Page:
This is my second installment of four on this study of earnest prayer—which are excerpts from my book Principles of Prayer.
Eklenesteron. This word has basically the same meaning as ektenos, except with this word the intensity of earnestness is greater. The word appears in the New Testament only in Luke 22:44, where it describes the way Jesus prayed just before His trial and crucifixion: “And being in agony, He prayed more earnestly. Then His sweat became like great drops of blood falling down to the ground.”
Here it seems that the reason why He prayed so earnestly was because He was so grieved and distressed over the thought of His crucifixion—where he would suffer and pay a horrible penalty for the sin of the whole world. But take note that His prayers were not weak as to feel sorry for Himself. No, His prayers were strong. As verse 43 indicates, “An angel from heaven appeared to Him and strengthened Him. Thus, seeing His great need, His Father gave Him the strength He needed to pray—enough to overcome His great anguish of soul.
Here is a lesson of prayer. When you are in great distress, don’t give up as the disciples did (Lu. 22:45-46), for they chose to sleep their troubles away. Rather, ask God to give you the strength to pray for as long as you need to. Your prayers must be as strong and as intense as the greatness of your troubles. Therefore, if you have little troubles, pray a little. If you have normal troubles, pray a normal amount. But if you have BIG troubles, pray big and strong, even with loud cries and tears—as Jesus did (Heb. 5:7). Pray as long and as hard as you need to, to overcome all your pain. And He will surely come and help you.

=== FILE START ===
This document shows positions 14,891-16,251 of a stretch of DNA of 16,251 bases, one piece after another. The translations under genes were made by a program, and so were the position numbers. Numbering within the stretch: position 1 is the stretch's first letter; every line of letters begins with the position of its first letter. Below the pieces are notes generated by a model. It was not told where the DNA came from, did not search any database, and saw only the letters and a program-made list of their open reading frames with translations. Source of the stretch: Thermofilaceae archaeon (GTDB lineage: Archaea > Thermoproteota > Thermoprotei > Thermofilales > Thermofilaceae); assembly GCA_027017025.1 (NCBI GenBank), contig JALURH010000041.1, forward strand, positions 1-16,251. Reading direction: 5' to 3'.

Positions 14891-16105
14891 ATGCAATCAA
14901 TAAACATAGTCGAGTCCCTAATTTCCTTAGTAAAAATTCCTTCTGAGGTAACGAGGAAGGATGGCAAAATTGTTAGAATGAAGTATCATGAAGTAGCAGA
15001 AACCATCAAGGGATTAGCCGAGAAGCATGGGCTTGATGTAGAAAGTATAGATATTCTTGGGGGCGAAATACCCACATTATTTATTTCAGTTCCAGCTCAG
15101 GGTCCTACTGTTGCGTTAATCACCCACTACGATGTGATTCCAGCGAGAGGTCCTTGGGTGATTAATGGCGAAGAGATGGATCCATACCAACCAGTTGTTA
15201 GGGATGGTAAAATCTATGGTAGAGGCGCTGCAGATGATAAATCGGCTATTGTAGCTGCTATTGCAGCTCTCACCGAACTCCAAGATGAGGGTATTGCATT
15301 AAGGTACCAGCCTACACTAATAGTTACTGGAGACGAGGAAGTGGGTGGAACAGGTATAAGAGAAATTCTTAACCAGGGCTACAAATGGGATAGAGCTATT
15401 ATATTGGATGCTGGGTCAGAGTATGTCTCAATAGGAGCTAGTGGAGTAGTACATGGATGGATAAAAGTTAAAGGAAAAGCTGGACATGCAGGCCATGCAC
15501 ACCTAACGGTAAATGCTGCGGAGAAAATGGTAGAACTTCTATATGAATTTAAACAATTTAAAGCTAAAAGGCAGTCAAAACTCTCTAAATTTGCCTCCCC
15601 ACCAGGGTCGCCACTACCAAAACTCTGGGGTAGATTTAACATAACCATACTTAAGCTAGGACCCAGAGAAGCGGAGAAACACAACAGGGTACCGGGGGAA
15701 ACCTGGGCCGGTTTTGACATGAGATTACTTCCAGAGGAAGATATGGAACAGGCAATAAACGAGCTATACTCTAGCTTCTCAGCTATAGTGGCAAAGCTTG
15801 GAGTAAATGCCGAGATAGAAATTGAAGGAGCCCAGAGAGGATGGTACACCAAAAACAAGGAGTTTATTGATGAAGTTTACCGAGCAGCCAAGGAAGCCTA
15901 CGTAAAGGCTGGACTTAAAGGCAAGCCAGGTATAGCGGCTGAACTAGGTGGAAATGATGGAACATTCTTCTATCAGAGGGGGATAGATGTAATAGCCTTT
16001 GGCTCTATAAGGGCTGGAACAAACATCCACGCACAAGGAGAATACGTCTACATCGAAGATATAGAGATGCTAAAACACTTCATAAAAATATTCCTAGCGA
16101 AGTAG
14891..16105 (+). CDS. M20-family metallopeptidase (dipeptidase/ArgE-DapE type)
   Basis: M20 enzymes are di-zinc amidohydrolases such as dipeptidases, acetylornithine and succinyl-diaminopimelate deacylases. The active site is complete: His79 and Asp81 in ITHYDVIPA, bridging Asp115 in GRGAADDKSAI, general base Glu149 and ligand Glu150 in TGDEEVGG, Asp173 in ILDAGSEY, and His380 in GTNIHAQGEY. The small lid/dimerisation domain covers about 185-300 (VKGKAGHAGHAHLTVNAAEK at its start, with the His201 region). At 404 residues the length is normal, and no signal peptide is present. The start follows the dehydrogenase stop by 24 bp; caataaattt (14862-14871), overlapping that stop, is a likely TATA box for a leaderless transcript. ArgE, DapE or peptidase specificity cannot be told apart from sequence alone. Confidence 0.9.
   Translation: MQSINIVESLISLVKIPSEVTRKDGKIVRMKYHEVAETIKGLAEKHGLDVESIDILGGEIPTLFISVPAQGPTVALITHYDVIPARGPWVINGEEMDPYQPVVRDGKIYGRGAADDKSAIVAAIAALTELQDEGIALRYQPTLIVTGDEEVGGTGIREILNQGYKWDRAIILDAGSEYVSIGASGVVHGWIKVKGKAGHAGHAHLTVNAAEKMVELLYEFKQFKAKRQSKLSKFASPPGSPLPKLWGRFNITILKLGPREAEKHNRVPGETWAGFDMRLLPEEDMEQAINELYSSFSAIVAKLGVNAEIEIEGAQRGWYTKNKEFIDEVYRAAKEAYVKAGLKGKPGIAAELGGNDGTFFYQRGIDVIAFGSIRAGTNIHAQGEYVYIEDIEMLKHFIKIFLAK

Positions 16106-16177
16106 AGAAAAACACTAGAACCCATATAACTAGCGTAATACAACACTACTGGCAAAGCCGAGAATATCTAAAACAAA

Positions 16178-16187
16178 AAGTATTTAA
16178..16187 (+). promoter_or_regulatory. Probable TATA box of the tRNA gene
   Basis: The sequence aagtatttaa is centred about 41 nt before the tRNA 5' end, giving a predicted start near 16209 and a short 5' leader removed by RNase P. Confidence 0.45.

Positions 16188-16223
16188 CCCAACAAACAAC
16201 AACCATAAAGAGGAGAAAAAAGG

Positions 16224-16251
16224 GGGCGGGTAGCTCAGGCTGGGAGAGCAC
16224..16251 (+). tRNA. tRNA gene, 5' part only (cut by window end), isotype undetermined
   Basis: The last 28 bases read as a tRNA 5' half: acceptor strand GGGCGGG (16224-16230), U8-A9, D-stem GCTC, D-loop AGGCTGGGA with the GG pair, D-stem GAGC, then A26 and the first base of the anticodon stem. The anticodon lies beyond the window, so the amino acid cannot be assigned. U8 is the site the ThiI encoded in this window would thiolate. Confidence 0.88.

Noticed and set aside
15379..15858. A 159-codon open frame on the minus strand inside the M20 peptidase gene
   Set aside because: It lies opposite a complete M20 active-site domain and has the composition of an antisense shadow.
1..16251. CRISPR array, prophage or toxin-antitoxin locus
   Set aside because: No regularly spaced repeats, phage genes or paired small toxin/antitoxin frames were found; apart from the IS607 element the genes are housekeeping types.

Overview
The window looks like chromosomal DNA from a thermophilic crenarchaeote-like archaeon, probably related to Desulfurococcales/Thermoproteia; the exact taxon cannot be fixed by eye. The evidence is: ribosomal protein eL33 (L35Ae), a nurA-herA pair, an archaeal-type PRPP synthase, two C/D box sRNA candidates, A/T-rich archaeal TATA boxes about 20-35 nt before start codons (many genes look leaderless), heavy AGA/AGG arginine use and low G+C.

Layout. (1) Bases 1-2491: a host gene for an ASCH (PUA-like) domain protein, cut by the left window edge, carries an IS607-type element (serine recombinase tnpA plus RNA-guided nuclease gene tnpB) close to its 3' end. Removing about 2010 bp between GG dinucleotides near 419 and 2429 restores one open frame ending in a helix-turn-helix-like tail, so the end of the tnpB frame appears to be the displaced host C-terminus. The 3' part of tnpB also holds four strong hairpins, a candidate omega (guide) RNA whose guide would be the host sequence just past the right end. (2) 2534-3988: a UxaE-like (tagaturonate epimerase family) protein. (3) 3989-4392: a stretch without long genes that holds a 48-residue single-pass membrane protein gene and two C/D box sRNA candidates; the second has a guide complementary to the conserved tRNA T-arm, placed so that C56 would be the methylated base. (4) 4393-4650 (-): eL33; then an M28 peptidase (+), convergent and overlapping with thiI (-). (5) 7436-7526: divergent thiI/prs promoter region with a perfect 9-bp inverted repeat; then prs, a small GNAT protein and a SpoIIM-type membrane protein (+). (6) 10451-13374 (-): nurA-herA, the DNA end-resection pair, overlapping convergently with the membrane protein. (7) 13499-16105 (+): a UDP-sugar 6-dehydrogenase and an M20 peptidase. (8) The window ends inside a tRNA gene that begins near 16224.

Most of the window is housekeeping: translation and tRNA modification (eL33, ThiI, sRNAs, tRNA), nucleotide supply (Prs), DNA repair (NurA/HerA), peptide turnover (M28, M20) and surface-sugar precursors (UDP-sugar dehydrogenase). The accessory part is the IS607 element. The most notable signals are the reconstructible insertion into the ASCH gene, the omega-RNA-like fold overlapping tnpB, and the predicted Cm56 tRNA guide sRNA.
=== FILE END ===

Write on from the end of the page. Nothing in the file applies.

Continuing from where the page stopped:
No doubt, no one has ever prayed with as much earnestness as Jesus did; but there were some, such as Moses and Paul, whom I believe also prayed with eklenesteron. Both of these great intercessors were willing to give up their own souls for those they loved.”
Here is what Moses prayed: “Oh, these people have committed a great sin, and have made for themselves a god of gold! Yet now, if You will forgive their sin—but if not, I pray, blot me out of Your book which You have written” (Ex. 32:31-32).
Similarly, Paul describes His earnest desire for those that he loves: “I have great sorrow and continual grief in my heart. For I could wish that I myself were accursed from Christ for my brethren…” (Romans 9:2-3)
Harry E. Jessop, in his book, tries to describe Paul’s great heartbreak and earnest prayer. He writes,
This heartbreak was not for himself. Neither was it the result of worked up emotion, the hysteria born of overwrought nerves. The sin of others and their consequent danger, so weighed upon his soul that he was driven to earnest pleadings with strong crying and tears. He could hardly endure the thought of an eternity of bliss if their wandering souls were left to their awful doom, therefore he prayed, and prayed with a breaking heart.
In these words of Jessop’s I think we see the key to the reason for earnestness. It is for the love of others—to plead for their lost souls.